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Why do Catholics pray to the saints?

Msgr. Charles PopeQuestion: Protestants often criticize Catholics for praying to Mary (“Hail Mary full of grace …”) and the saints. They say this is a violation of the First Commandment. Or, to look at the question from another perspective: If God is all-knowing and all-powerful, why not pray directly to God and avoid the intermediaries? How does the Catholic Church respond to these criticisms?

Edward R. Lipinski, Brooklyn, New York

Answer: The charge of violating the First Commandment would only be the case if Catholics were worshipping Mary or the saints. But we aren’t, and hence there is no violation. Part of the misunderstanding is that some among Protestants equate prayer or praying with worship. But the word “pray” means first “to ask.” For example, in a legal brief, the document will often conclude: “The defendant prays the court to find in his favor.” So, to pray in its original meaning meant to ask or request, and only in recent times has it come to be equated merely with worship. When as Catholics we say, “Holy Mary, Mother of God, pray for us sinners …” we are requesting her to ask of her Son on our behalf, as she did at the wedding feast at Cana. Her prayers at Cana got good results! Hence it seems wise and biblical to continue to have her ask on our behalf.

As for God already knowing what we need, this is certainly true. But if that be the case, then why are we instructed throughout the whole of Scripture to pray for ourselves and for others? For Jesus in the Our Father bids us to say, “Give us this day our daily bread.” But doesn’t the Father already know we need bread? Why bother asking? Did Jesus not get the memo that praying for ourselves or asking others to pray for us was pointless? But of course Jesus was not misled. Though God knows our needs, he teaches us to ask, to pray for our needs and the needs of others.

Some others also say, “Why ask the saints to pray if you can just pray yourself?” But here, too, if that be the case then why ask anyone at any time to pray for you? Protestants surely ask for prayers and promise them as well. The point is that we can do both. We can pray for ourselves and also ask others (including the saints) to pray for us as well.

Finally, some charge that the saints are up in heaven and can’t hear us. And yet Revelation 5 describes the 24 elders as holding golden bowls, filled with the prayers of the faithful on earth. Such communication is obviously facilitated by Jesus himself, who is the head of the body, the Church. Hence just as my right hand can work with and know of my left hand only through the head, so the saints can only hear our prayers through Christ. St. Thomas Aquinas says, “God alone of himself knows the thoughts of the heart: yet others know them, in so far as these are revealed to them, either by their vision of the Word or by any other means” (Summa Theologiae, Supplement to Part II, Question 72, Article 5).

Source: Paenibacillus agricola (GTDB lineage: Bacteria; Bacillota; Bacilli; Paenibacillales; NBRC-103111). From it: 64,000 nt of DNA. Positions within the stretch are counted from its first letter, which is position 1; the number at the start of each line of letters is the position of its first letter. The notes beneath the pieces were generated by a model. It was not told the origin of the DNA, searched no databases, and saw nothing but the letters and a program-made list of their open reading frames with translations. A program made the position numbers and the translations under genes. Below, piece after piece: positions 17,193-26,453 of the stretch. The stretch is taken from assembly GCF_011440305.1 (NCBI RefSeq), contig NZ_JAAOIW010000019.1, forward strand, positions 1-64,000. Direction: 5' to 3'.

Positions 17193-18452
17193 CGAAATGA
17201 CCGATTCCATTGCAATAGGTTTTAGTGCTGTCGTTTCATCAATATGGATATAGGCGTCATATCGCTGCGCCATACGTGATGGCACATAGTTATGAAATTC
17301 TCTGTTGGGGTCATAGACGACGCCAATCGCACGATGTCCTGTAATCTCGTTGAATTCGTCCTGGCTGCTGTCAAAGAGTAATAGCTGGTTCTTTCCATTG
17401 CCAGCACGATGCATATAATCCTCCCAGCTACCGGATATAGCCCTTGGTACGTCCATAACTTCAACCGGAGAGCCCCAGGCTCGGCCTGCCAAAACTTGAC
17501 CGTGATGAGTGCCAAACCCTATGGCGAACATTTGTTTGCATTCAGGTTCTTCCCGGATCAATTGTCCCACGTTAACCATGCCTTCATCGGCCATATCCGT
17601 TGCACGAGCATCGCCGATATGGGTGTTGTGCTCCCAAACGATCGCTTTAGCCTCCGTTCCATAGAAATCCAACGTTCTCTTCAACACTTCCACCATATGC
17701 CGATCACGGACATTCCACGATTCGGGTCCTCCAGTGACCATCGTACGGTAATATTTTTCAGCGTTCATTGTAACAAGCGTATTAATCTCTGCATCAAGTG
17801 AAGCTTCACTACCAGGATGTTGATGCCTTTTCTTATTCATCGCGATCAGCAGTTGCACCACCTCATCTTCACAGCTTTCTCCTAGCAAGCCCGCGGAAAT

The Latin Mass

Question: I’m trying to understand more about the Latin Mass. Is it necessary to use the Roman Missal from 1962 rather than the new Missal of Pope Paul VI when celebrating the Traditional Latin Mass? What are the differences?

Ed Schafer, via email

Answer: It is certainly possible to pray the new Mass in Latin. So, the issue is not the use of Latin per se. The issue revolves more around the way Mass is celebrated and the alteration of certain prayers and practices. The traditional Latin Mass (TLM) is celebrated facing the altar and in Latin exclusively. The readings can be said in Latin or the vernacular, and the homily is also proclaimed in the vernacular. Certain prayers that were dropped in the new Mass, such as the prayers at the foot of the altar and the proclamation of the Last Gospel, are still done in the TLM. The offertory prayers over the bread and wine prior to consecration were substantially altered in the new Mass and are retained in the TLM. Generally, the priest also speaks in a lower tone and follows strictly prescribed gestures. Holy Communion is received kneeling and only on the tongue.

So the main difference is aesthetics and to some degree in content. Both Masses retain the fundamental structures that make for the Mass, and both forms are valid. They are however experienced very differently.

Msgr. Charles Pope is the pastor of Holy Comforter-St. Cyprian in Washington, D.C., and writes for the Archdiocese of Washington at blog.adw.org. Send questions to msgrpope@osv.com.

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